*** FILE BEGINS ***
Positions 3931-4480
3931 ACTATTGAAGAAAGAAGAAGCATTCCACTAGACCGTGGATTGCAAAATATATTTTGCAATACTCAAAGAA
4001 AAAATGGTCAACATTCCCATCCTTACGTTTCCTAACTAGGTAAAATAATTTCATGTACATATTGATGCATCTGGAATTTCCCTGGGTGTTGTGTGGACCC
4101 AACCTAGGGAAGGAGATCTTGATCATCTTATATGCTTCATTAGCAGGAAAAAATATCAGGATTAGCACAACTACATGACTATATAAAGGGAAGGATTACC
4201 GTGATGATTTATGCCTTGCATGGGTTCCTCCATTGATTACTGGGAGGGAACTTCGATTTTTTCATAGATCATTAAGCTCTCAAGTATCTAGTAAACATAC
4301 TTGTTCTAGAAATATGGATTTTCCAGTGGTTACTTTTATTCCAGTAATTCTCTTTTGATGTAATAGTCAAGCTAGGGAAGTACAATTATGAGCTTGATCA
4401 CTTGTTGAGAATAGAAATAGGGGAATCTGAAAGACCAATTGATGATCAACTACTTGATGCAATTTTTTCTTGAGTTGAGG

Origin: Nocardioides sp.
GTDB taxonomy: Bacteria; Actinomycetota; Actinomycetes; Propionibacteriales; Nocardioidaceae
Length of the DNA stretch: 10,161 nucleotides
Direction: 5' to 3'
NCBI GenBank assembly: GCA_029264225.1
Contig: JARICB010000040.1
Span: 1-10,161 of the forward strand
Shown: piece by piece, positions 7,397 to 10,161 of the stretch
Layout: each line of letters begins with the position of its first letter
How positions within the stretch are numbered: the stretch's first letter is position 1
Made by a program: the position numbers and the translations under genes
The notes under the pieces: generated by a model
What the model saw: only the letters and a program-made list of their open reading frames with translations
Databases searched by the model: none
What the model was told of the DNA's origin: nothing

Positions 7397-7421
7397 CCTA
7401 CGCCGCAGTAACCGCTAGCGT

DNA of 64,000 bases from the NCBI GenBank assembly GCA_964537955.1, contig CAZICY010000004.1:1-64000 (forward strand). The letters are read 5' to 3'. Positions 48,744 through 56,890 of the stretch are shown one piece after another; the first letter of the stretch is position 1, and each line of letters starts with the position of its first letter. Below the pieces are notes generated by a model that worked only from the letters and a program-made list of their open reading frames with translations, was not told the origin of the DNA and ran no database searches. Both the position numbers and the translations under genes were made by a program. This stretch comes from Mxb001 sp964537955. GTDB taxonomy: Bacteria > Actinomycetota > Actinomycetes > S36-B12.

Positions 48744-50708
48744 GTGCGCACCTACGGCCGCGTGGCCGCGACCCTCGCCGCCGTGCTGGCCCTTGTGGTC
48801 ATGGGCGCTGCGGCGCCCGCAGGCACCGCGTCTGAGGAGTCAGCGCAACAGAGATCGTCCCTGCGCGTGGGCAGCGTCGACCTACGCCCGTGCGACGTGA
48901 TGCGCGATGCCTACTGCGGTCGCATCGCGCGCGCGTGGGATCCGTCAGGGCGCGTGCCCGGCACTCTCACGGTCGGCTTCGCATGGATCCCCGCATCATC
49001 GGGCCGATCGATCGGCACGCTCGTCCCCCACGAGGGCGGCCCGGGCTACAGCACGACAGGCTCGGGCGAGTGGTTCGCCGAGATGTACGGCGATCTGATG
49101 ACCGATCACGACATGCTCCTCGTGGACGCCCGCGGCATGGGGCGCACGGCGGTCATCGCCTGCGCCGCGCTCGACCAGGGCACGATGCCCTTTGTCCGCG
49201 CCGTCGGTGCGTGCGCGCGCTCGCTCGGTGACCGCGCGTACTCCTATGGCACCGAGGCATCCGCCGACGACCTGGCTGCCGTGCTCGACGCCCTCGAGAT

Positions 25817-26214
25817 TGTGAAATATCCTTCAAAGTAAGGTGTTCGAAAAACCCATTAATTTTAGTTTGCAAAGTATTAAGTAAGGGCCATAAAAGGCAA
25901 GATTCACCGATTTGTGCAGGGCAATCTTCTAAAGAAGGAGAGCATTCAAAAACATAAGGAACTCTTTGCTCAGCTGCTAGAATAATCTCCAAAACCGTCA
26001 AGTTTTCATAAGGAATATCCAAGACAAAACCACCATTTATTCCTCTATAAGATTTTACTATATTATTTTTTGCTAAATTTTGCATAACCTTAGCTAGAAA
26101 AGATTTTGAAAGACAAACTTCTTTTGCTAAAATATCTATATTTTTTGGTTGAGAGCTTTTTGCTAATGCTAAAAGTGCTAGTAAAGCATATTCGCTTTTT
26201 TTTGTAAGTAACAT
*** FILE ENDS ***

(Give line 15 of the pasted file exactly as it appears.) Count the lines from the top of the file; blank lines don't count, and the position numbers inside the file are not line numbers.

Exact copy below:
Shown: piece by piece, positions 7,397 to 10,161 of the stretch